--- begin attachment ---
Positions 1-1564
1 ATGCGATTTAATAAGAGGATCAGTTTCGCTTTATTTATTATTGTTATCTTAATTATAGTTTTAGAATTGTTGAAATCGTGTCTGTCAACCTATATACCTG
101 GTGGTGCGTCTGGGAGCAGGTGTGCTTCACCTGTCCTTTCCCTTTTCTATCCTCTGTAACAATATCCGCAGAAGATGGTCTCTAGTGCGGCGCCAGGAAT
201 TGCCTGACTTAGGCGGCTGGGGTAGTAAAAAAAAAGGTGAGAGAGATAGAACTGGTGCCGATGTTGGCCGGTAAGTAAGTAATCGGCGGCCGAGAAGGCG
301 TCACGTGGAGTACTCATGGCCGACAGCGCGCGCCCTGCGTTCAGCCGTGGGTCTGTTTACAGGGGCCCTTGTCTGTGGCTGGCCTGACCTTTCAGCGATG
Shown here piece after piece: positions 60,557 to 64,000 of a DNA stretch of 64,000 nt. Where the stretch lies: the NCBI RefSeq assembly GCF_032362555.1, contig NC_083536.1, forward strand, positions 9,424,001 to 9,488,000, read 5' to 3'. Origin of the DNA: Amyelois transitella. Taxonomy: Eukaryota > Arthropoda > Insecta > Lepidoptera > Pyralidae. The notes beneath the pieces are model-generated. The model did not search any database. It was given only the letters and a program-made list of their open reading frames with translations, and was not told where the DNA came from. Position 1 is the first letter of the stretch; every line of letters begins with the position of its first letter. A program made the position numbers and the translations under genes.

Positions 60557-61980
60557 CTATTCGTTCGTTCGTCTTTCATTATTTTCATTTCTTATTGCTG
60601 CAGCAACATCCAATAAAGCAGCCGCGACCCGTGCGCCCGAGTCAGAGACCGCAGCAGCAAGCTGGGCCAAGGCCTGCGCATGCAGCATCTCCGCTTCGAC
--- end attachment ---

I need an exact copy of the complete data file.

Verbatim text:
Positions 1-1564
1 ATGCGATTTAATAAGAGGATCAGTTTCGCTTTATTTATTATTGTTATCTTAATTATAGTTTTAGAATTGTTGAAATCGTGTCTGTCAACCTATATACCTG
101 GTGGTGCGTCTGGGAGCAGGTGTGCTTCACCTGTCCTTTCCCTTTTCTATCCTCTGTAACAATATCCGCAGAAGATGGTCTCTAGTGCGGCGCCAGGAAT
201 TGCCTGACTTAGGCGGCTGGGGTAGTAAAAAAAAAGGTGAGAGAGATAGAACTGGTGCCGATGTTGGCCGGTAAGTAAGTAATCGGCGGCCGAGAAGGCG
301 TCACGTGGAGTACTCATGGCCGACAGCGCGCGCCCTGCGTTCAGCCGTGGGTCTGTTTACAGGGGCCCTTGTCTGTGGCTGGCCTGACCTTTCAGCGATG
Shown here piece after piece: positions 60,557 to 64,000 of a DNA stretch of 64,000 nt. Where the stretch lies: the NCBI RefSeq assembly GCF_032362555.1, contig NC_083536.1, forward strand, positions 9,424,001 to 9,488,000, read 5' to 3'. Origin of the DNA: Amyelois transitella. Taxonomy: Eukaryota > Arthropoda > Insecta > Lepidoptera > Pyralidae. The notes beneath the pieces are model-generated. The model did not search any database. It was given only the letters and a program-made list of their open reading frames with translations, and was not told where the DNA came from. Position 1 is the first letter of the stretch; every line of letters begins with the position of its first letter. A program made the position numbers and the translations under genes.

Positions 60557-61980
60557 CTATTCGTTCGTTCGTCTTTCATTATTTTCATTTCTTATTGCTG
60601 CAGCAACATCCAATAAAGCAGCCGCGACCCGTGCGCCCGAGTCAGAGACCGCAGCAGCAAGCTGGGCCAAGGCCTGCGCATGCAGCATCTCCGCTTCGAC